(*) I once decided to be helpful to a friendly-looking lady in a queue by saying that she should hide her pin for this reason, that she entered it in a way that the number could be read (I knew it by standing behind her). I got back 'if I get mugged in a minute I'll know who to blame then!'... yeah, muggers forewarn their victims! And they wonder why people aren't helpful any more?

Tesco Language

Tesco is to change the wording of signs on its fast-track checkouts to avoid any linguistic dispute.

The supermarket giant is to replace its current "10 items or less" notices with signs saying "Up to 10 items".

Tesco's move follows uncertainty over whether the current notices should use "fewer" instead of "less".

(source)

Whilst '10 items or fewer' is more linguistically correct than '10 items or less', 'up to 10 items' does not just 'clarify' the meaning (who was unclear?) it actually changes the meaning.

'10 items or fewer/less' implies the number of items can be 10. 'Up to 10 items' implies that anything from 1 to 9 is okay, but 10 is too many.

With the change, it's possible that jobsworths on the till might have a resurgence. I hope not! I haven't had one of those in some time.

All this is just fussing round the edges - appealing to the grammar pedants. I'd much prefer it if Tesco could sort out its pricing policy, that'd be a useful change.

Mustard

I found myself in Tesco the other day, doing a shop. I also found myself getting really annoyed.

Why?

It was the pricing policy. With a range of items, it can be hard to compare prices, so they 'helpfully' put on the shelf label something like 57p/100g.

Some may object to the SI system being used there. I don't, in fact, I think it's a crying shame that we're stuck halfway between the imperial system with its funny numbers of subunits and the SI system.... but that isn't an argument I want to get into here, it's a distraction from the main point.

Tesco Mustard Pricing

What I objected to was the lack of consistency of which units were chosen for the shelf label - not between different types of item, but between different types of the same class of item. I won't always go for the cheapest item - but if I am paying more it's helpful to be able to fairly compare how much more I'm paying!

Mustard, for example, had prices per kg, prices per 100g (okay, annoying but not too tricky) and prices per 100 millilitre... what? To make a direct conversion I would have to carry around the density of that brand of mustard in my head. I could make an educated guess of about 1gram/millilitre (i.e. asume it's mostly water) - but that could easily be 10% out, making the final price per 100g roughly 10% out - rendering it pointless.

I didn't really care what the basic unit was for price comparison, only that it was the same unit. By mixing units like this the labels are obscuring the information that they're trying to make clear.

I thought that what's happened is they've got some bit of software doing this which says 'If it's over X pence per 100g, give the price as pound sterling per kg' and the same bit of software chooses whether volume of mass is the appropriate unit (kg is a unit of mass, not weight, there is a difference - imperial doesn't make the distinction). Why on earth can't they make their pricing software say 'It's mustard. Look at the results of the other mustard calculations, and if the majority are prices per 100g, then we'll force that for all mustard and flag up any lines where the mass is unknown for referral to the supplier'.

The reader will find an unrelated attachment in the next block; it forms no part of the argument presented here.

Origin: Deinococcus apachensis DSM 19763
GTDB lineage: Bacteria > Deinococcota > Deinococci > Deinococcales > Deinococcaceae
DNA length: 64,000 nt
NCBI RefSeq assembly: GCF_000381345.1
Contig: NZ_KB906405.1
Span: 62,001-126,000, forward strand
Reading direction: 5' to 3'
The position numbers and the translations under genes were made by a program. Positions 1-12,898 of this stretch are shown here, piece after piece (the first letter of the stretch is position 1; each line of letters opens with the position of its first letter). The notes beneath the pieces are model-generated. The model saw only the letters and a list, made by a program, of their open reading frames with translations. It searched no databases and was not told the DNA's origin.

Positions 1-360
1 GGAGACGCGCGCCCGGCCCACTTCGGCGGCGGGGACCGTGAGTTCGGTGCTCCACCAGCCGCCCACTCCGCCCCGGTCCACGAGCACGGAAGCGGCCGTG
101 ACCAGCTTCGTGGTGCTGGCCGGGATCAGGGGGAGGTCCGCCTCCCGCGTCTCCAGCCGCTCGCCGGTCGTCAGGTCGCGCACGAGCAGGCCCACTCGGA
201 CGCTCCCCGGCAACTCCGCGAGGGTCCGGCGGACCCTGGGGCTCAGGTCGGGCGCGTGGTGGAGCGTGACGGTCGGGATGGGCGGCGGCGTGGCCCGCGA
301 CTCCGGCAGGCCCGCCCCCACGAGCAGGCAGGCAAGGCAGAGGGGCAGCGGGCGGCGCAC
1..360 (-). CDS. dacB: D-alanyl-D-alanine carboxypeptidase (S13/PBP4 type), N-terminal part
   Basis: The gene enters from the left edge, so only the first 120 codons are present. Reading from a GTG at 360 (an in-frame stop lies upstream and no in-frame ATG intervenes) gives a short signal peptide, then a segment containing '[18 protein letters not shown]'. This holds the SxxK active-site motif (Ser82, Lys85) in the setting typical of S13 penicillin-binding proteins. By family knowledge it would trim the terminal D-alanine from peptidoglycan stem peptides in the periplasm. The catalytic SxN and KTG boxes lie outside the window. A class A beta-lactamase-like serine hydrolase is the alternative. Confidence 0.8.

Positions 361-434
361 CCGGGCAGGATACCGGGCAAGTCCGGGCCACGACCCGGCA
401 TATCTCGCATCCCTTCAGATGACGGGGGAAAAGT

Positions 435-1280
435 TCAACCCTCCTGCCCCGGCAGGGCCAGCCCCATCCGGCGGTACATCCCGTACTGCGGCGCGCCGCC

Actually, it's not even that - as some of the pricier mustards are per kg. What is going on?

It is not an excuse to say 'some jars are labelled in millilitres, and some in grams therefore it's all we can do'. Tesco have enough clout to be able to say to their suppliers 'give us this data if you want us to stock your product' - and this certainly wouldn't explain the 100g vs kg inconsistency (which is annoying but not insurmountable by the customer).

The only reasons I can think of for the status quo and for this bit of logic being missing are:

  1. Genuine oversight.
  2. Deliberate obfuscation, whilst trying to appear helpful (i.e. making more expensive products as price per 100g or price per 10g, whilst making cheaper products price per kg)
  3. Incompetence.

Whichever is the truth, the lack of consistency within product lines got really annoying, and I decided to fill out a comment form. At the front of the store was the 'customer feedback' display board, which contained the usual selected quotes asking for things they'd implemented years ago, with the smug 'reply' underneath. No forms were to be seen...

I went to 'customer service' for a form, waited to be served, and then had to wait for them to hunt for a form for me. I didn't get the impression that they got asked for these often. Hint to Tesco: If you really want customer feedback, make the forms really obvious - don't hide them away.

I've requested a reply. Let's see what they say. I hope they sort it out; every little improvement would help...!

As an aside: Interestingly, the kilogram is the only base unit with 'kilo' in front of its name. I wonder how that happened?

Supermarket 2.0

Via Userfriendly I came across an excellent video on glumbert parodying 'Web 2.0' (for those not in the know, that's all the sites that have tagging, rss feeds etc) What if a supermarket went 2.0? I particularly liked the reference to 'Ajax', to 'Stumbleupon', and the ever-present tagging.

I loved the delicious punning, and the cookie.

I think my favourite part was the flickr reference with quakr.